Ask an Expert

Origin:
1325–75; Middle English (adj.) < Latin expertus, past participle of experīrī to try, experience

Every day we live with the need to communicate. We need to rise above simple translation and see the meaning, when we build a website we need to include everyone (not just the sighted) and when we travel we are faced with challenging physical barriers. I know what it's like and think I have the depth and resources to help others make the right decisions.

Each month I will be responding to a question, chosen from a pool of some of the most commonly asked ones that I have been asked over the years and continue to be asked. A complete archive of "Ask an Expert" articles can be found here.

Donna Jodhan, a woman with short dark hair and glasses, sits at a table with a laptop in front of her.

This month, I'd like to answer the following question:

How to develop courses on accessibility

Before you say no or turn thumbs down on these suggestions; consider these thoughts.

You can definitely increase your revenue and reduce both your internal and external costs and here's how.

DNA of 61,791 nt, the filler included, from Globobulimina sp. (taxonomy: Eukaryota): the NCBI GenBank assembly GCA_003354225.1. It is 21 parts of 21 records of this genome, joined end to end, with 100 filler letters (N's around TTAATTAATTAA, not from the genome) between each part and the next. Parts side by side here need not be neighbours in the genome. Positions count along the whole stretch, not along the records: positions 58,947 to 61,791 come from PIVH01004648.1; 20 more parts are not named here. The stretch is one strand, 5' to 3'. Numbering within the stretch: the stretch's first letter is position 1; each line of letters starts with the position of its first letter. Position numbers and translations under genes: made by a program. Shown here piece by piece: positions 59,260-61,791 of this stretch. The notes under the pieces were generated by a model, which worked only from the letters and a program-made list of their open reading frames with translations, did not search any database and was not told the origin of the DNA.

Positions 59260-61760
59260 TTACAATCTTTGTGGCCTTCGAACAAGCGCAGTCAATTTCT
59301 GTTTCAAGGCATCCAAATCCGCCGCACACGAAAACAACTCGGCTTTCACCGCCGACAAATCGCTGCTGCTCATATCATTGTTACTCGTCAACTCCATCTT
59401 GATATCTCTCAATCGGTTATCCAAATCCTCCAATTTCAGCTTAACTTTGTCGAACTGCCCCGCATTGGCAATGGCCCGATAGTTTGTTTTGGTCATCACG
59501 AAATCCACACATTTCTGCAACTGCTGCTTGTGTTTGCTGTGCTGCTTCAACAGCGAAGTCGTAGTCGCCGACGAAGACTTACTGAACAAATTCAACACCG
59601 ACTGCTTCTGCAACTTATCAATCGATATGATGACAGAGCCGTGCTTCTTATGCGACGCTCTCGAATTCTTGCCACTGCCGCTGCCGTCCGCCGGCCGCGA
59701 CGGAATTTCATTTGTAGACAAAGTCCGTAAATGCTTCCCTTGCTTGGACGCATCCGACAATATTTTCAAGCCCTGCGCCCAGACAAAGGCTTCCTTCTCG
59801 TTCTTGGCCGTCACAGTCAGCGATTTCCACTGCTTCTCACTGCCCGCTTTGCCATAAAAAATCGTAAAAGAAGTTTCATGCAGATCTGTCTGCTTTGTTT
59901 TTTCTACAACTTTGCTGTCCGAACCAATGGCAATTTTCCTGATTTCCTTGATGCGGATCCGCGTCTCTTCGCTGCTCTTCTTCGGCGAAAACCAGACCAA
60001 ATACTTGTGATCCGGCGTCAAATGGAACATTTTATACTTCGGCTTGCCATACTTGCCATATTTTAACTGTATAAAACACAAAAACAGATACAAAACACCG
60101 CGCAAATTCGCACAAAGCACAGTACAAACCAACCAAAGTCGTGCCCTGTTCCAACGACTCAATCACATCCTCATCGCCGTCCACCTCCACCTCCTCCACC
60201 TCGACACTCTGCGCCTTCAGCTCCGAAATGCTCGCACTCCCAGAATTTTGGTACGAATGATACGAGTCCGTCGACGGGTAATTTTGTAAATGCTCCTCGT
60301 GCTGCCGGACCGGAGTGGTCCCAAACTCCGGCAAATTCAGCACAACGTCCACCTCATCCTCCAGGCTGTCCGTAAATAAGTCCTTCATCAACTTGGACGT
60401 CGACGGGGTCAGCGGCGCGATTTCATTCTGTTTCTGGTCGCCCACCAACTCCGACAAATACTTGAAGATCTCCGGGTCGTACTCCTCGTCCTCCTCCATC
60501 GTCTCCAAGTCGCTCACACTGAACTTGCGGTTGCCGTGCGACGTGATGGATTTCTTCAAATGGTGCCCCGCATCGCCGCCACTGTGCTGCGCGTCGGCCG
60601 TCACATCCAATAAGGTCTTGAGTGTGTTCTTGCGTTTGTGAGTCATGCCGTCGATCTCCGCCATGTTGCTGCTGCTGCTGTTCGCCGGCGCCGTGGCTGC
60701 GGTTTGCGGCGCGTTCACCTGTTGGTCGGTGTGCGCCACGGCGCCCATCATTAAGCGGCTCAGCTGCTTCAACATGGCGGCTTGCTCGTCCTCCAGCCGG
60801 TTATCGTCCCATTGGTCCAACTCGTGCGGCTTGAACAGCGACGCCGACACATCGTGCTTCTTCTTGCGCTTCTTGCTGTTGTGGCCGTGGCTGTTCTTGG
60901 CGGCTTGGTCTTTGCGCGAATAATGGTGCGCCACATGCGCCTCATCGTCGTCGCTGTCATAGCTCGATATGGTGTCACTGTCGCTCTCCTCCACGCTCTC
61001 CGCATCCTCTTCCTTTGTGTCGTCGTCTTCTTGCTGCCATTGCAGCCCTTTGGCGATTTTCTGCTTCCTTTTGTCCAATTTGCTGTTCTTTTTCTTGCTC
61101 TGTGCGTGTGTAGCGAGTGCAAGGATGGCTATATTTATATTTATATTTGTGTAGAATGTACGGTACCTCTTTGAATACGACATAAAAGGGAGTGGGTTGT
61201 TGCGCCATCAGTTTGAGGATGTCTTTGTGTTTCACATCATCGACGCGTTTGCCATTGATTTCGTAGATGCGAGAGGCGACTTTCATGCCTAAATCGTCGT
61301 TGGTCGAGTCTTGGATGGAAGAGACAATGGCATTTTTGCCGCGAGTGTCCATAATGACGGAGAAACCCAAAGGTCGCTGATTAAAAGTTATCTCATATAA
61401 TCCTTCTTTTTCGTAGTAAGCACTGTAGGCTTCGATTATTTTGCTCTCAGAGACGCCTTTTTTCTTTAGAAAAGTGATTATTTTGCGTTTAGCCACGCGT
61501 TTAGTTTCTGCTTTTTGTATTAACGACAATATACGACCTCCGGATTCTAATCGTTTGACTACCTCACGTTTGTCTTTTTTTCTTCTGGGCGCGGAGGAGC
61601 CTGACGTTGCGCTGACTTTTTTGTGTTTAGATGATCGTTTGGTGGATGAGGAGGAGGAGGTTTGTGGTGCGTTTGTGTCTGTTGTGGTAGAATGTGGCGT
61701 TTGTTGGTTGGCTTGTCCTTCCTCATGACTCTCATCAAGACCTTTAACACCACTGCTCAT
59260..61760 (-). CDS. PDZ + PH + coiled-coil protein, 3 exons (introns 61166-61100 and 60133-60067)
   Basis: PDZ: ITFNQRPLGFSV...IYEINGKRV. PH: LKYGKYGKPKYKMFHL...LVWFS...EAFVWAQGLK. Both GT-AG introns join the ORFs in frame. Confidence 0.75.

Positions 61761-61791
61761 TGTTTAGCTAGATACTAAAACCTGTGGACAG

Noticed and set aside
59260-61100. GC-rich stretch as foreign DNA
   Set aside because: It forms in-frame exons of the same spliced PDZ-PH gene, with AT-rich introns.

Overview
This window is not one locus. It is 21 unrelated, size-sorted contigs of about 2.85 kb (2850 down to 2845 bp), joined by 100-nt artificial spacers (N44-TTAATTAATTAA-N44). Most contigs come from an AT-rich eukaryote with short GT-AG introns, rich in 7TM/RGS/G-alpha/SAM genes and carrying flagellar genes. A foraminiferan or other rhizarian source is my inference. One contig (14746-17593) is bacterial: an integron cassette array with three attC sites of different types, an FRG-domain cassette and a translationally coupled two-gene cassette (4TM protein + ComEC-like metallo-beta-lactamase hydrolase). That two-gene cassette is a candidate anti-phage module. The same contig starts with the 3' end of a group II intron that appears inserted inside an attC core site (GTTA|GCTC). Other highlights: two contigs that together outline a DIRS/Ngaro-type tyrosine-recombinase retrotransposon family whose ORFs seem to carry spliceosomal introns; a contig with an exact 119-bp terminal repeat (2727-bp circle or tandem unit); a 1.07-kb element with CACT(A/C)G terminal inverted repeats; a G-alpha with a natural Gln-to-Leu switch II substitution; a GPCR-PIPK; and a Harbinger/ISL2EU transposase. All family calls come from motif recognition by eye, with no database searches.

Take it from me! I have been an accessibility awareness consultant and advisor since 1998 and I continue to help companies to increase their revenues, reduce their costs, and reach hidden consumer markets!

The thing to remember is that this is a rapidly growing field and it is being driven by legislation that more countries are enforcing in order to ensure that inclusivity is adhered to. That is, to ensure that equal access to education by everyone is a must.

Here are some basic but important tips to get you started.

  • When you develop your course, think of those students who have a special need; blind, vision impaired, deaf/blind, hard of hearing, print disabled, a learning disability, a cognitive disability, seniors, the technically shy, and there is more.
  • Be sure to include persons with disabilities when you design, develop, and test your finished product as their input will help greatly to ensure that your course can be accessed and used by persons with special needs.
  • Be very careful when choosing testers for your product as too many companies out there claim to have knowledge on how to develop courses on accessability but in reality they do not.
  • Develop a very rigorous criteria in order to choose the right personnel to help you with your design, development, and testing.
  • It is always important to have your designers, developers, and decision makers familiarize themselves with the W3C standards along with any type of accessibility legislation to ensure that you are following the right standards and mandates in the country where you are working.

This should be a good start for you.